CEO Column: This holiday season, remember your co-op cares, plus Safety Tips for Christmas
Horry News: Recap of the flooding in SC; lessons from the storm; Notify HEC if you have Special Medical Needs; Your phone number is a vital connection to PowerTouch, our outage reporting system, plus Could You Use a Shopping Assistant for the holidays?
Merry Christmas from Horry Electric Cooperative – includes the office schedule for Thanksgiving, Christmas and the New Year.
Horry Electric History feature
How to Become a Trustee of Horry Electric Cooperative
South Carolina’s electric cooperatives and other utilities are warning that all-time low temperatures forecast for Thursday and Friday mornings may result in a record demand for electricity.
Predicted temperatures in the pre-dawn hours Thursday range from single digits in the Upstate to the low teens in the Midlands and Pee Dee. Below freezing temperatures are also forecast for the Lowcountry. All South Carolina counties are under a wind chill advisory from 7 p.m. Wednesday until 1 p.m. Thursday. Wind chill values in the Upstate could dip below zero both mornings.
Historically, cold weather creates the highest residential electricity use in South Carolina. The most critical hours for utilities supplying power are the hours from 6-9 a.m. when demand is at its peak.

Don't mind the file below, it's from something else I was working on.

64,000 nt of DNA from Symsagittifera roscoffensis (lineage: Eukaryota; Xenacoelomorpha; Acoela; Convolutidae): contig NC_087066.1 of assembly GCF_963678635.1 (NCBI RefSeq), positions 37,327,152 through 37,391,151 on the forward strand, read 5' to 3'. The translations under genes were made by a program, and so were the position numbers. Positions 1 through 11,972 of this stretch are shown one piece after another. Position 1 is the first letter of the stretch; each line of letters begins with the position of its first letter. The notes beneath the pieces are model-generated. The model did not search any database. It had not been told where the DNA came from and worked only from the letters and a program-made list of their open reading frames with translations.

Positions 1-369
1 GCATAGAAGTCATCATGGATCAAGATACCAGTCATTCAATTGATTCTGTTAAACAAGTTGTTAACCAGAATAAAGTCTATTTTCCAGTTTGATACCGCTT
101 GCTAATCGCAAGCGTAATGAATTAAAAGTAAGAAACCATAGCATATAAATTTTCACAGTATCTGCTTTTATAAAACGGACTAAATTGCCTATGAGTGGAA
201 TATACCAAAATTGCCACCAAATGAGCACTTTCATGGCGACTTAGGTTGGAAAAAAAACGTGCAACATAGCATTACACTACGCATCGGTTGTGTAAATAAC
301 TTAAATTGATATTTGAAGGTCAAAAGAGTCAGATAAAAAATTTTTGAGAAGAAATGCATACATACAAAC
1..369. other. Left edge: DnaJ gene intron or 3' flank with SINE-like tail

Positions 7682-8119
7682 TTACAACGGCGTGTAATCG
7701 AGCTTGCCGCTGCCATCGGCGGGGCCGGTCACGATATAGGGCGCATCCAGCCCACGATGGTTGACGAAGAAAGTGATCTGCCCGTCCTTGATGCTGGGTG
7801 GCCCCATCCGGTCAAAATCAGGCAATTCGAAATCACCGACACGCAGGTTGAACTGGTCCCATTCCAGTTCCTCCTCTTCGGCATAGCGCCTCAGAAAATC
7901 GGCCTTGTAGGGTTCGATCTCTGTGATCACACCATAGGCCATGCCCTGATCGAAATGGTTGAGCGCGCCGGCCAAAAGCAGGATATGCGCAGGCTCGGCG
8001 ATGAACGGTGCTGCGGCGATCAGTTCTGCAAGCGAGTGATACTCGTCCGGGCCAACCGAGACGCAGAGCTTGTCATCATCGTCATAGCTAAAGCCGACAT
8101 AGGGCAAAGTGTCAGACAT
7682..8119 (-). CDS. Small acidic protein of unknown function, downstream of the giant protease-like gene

“We have enough (power) capacity to meet our demand,” said David Logeman, director of power supply at Central Electric Power Cooperative in Columbia, which provides wholesale electricity to all 20 of the South Carolina’s member-owned cooperatives. “However, weather events like this mean our system will probably operate at maximum capacity over an extended period.”
Consumers are urged to be mindful of their energy use during the hours of peak demand.
“If each household follows a few simple steps to conserve electricity, those reductions will have a meaningful impact,” said Mike Couick, president and CEO of The Electric Cooperatives of South Carolina. “Using less power means less stress on our systems and increased reliability of service.”
Members can use less power by following these steps in their homes:
Turn off all but essential internal and external lights
Unplug non-essential appliances and devices
Set thermostats on 68 degrees or lower
Minimize or postpone hot water use
Ensure heating and air conditioning vents are open and unobstructed
Limit use of major power-consuming equipment such as dishwashers, washers, and dryers from 6-9 a.m.